The Lobby

In about 1870 Speaker Denison stopped members of the public from wandering into the Members Lobby to “inconvenience” MPs. In future only those registered on a list kept by the Serjeant at Arms – including certain privileged reporters – would be allowed access.

By the end of the 19th century lobby journalism had established a distinct style: where gallery reporters merely chronicled what was said, lobby correspondents tried to anticipate events.

Their colleagues in the gallery dismissed the work of lobbyists as “fiction, supposition and exaggeration”.

But the Lobby, though always a wholly owned subsidiary of the Press Gallery, soon emerged as an independent force, with its own committee and rules.

During the General Strike of 1926, the Cabinet decided to hold discreet daily briefings with selected journalists on an unattributable basis.

Within a few years a secretive system was in place which favoured the journalists – only 45 of them in the 1930s – just as much as the politicians.

Members of the Lobby were enjoined to keep the very existence of the system secret.

The Lobby’s obsession with secrecy, encouraged by successive governments, could not last. When it suited him, Harold Wilson praised it as “an essential thread of precious metal in our British parliamentary democracy”, before deciding it was part of a vast conspiracy against him.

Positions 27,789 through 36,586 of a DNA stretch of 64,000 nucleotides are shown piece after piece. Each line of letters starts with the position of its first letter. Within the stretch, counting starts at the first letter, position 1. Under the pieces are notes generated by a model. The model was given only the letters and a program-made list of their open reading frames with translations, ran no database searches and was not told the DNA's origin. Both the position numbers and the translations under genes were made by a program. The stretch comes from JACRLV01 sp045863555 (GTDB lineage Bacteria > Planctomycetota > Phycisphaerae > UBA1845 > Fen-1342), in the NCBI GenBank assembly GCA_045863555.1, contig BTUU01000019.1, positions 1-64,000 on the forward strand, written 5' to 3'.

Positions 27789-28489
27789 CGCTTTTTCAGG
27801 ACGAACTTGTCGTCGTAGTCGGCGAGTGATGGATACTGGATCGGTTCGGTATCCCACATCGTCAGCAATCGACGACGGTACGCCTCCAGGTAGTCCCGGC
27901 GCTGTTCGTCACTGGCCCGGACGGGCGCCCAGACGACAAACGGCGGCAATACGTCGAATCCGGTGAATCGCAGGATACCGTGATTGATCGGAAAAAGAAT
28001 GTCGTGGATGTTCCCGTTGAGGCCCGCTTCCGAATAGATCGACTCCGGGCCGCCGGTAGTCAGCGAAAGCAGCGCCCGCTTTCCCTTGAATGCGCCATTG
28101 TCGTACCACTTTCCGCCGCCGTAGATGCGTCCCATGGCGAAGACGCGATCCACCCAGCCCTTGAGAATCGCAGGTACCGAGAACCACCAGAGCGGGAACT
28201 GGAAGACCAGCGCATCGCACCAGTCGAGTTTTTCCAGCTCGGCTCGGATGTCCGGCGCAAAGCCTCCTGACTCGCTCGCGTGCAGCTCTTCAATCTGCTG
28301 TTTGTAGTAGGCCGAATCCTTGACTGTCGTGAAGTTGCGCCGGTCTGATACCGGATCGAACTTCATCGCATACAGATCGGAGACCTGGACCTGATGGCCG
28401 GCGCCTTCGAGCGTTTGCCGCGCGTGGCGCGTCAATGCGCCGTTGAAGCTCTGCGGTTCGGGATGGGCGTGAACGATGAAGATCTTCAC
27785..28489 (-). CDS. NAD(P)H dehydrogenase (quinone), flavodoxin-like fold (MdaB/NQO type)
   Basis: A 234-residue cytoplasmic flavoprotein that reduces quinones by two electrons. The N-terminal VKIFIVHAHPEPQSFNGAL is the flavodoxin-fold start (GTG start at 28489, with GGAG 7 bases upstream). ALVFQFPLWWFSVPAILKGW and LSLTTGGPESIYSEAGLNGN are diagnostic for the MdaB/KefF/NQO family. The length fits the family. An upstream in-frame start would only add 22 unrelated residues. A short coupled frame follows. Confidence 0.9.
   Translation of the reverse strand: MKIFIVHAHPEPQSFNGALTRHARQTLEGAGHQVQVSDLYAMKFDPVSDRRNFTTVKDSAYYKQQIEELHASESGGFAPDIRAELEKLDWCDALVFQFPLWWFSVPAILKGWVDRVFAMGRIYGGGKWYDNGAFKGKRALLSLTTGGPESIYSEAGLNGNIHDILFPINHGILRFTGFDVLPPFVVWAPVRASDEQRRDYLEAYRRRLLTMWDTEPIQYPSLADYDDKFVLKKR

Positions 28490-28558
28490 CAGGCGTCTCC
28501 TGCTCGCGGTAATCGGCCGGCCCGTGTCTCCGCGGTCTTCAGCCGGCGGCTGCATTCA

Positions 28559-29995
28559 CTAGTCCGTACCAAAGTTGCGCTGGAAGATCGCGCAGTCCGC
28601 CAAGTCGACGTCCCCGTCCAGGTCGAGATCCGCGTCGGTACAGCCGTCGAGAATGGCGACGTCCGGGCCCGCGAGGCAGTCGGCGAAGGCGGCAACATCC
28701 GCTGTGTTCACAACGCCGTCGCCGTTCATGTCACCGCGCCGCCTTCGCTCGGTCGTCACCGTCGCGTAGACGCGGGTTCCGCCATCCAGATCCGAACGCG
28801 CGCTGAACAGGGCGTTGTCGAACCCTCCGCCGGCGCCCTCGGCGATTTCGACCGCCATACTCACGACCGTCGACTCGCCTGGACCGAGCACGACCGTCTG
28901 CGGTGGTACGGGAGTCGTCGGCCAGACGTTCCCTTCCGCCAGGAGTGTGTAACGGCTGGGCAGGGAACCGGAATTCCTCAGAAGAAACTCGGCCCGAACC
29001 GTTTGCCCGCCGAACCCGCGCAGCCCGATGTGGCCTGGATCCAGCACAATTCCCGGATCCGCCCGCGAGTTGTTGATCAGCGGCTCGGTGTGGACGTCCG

Under Margaret Thatcher, her press secretary Bernard Ingham used the Lobby to demolish “semi-detached” members of the Cabinet.

When the new Independent announced in 1986 it would not join the system, the Guardian and the Scotsman followed suit.

It was the previous cabinet secretary Lord Gus O’Donnell, then John Major’s spokesman, who ended Lobby secrecy. He agreed to allow lobby briefings – until then so secret their very existence could not be reported – to be attributed to “Downing Street sources”.

Alastair Campbell finished the job. Labouring under allegations of excess “spin”, he began by attributing briefings to “the Prime Minister’s official spokesman”. Then, in 2002, he opened the briefings to specialist and foreign journalists.

“Lobby rules” – don’t name your source – still apply in dealings with MPs, but the days of exclusivity and enforced secrecy are gone.